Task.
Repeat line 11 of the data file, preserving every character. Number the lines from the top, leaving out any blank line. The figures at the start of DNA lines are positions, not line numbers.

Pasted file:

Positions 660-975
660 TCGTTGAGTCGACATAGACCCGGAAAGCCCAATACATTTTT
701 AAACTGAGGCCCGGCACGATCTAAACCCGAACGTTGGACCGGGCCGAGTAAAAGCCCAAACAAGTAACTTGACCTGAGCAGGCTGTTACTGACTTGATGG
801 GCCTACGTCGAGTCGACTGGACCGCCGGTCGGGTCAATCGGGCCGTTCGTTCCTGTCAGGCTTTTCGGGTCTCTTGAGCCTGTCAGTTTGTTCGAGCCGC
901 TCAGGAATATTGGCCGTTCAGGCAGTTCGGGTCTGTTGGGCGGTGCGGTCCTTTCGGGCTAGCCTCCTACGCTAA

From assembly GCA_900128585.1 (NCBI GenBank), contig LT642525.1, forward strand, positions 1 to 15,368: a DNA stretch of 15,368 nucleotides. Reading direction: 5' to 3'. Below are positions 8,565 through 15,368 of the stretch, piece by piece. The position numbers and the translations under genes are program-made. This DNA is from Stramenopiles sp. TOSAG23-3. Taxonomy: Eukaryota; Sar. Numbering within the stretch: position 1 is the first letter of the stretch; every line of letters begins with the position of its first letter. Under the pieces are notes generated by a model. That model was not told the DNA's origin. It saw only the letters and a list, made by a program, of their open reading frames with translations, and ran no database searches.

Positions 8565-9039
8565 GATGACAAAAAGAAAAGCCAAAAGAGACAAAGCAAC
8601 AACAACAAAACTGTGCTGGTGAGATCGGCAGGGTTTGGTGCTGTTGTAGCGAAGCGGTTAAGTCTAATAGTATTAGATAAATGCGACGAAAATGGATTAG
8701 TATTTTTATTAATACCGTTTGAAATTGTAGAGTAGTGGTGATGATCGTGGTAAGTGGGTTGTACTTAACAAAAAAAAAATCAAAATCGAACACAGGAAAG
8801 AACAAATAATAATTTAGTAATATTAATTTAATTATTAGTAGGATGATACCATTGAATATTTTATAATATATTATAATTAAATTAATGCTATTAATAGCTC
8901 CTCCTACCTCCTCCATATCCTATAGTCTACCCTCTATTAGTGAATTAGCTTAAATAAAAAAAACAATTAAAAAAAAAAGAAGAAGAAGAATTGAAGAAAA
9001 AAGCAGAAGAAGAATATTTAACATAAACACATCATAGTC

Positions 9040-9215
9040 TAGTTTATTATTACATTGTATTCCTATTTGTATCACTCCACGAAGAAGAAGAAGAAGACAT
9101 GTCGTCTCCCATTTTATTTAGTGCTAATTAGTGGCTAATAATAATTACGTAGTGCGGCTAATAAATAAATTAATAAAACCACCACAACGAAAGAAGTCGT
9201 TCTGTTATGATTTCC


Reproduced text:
8801 AACAAATAATAATTTAGTAATATTAATTTAATTATTAGTAGGATGATACCATTGAATATTTTATAATATATTATAATTAAATTAATGCTATTAATAGCTC